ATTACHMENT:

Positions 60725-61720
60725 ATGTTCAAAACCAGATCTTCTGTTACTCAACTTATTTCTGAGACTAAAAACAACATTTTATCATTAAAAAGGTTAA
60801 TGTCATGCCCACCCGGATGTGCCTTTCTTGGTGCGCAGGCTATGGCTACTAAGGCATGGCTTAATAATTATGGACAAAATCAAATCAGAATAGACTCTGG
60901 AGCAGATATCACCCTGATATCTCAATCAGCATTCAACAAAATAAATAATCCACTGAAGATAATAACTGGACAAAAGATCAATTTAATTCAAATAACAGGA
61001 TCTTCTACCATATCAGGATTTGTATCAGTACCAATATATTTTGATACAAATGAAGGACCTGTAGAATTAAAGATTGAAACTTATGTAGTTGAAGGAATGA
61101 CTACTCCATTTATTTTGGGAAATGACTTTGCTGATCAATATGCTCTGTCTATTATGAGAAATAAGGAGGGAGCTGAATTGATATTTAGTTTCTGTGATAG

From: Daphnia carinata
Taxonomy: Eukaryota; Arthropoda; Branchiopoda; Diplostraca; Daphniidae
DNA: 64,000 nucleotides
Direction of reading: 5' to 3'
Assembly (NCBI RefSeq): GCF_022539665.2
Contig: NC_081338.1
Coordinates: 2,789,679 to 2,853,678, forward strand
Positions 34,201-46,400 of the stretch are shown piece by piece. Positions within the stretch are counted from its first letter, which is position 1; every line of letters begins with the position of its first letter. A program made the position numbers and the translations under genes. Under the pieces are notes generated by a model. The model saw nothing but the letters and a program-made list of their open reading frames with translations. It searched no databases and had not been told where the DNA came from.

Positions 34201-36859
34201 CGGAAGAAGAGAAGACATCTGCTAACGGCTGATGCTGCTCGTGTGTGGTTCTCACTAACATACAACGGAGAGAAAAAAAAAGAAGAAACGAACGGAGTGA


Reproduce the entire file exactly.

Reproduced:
Positions 60725-61720
60725 ATGTTCAAAACCAGATCTTCTGTTACTCAACTTATTTCTGAGACTAAAAACAACATTTTATCATTAAAAAGGTTAA
60801 TGTCATGCCCACCCGGATGTGCCTTTCTTGGTGCGCAGGCTATGGCTACTAAGGCATGGCTTAATAATTATGGACAAAATCAAATCAGAATAGACTCTGG
60901 AGCAGATATCACCCTGATATCTCAATCAGCATTCAACAAAATAAATAATCCACTGAAGATAATAACTGGACAAAAGATCAATTTAATTCAAATAACAGGA
61001 TCTTCTACCATATCAGGATTTGTATCAGTACCAATATATTTTGATACAAATGAAGGACCTGTAGAATTAAAGATTGAAACTTATGTAGTTGAAGGAATGA
61101 CTACTCCATTTATTTTGGGAAATGACTTTGCTGATCAATATGCTCTGTCTATTATGAGAAATAAGGAGGGAGCTGAATTGATATTTAGTTTCTGTGATAG

From: Daphnia carinata
Taxonomy: Eukaryota; Arthropoda; Branchiopoda; Diplostraca; Daphniidae
DNA: 64,000 nucleotides
Direction of reading: 5' to 3'
Assembly (NCBI RefSeq): GCF_022539665.2
Contig: NC_081338.1
Coordinates: 2,789,679 to 2,853,678, forward strand
Positions 34,201-46,400 of the stretch are shown piece by piece. Positions within the stretch are counted from its first letter, which is position 1; every line of letters begins with the position of its first letter. A program made the position numbers and the translations under genes. Under the pieces are notes generated by a model. The model saw nothing but the letters and a program-made list of their open reading frames with translations. It searched no databases and had not been told where the DNA came from.

Positions 34201-36859
34201 CGGAAGAAGAGAAGACATCTGCTAACGGCTGATGCTGCTCGTGTGTGGTTCTCACTAACATACAACGGAGAGAAAAAAAAAGAAGAAACGAACGGAGTGA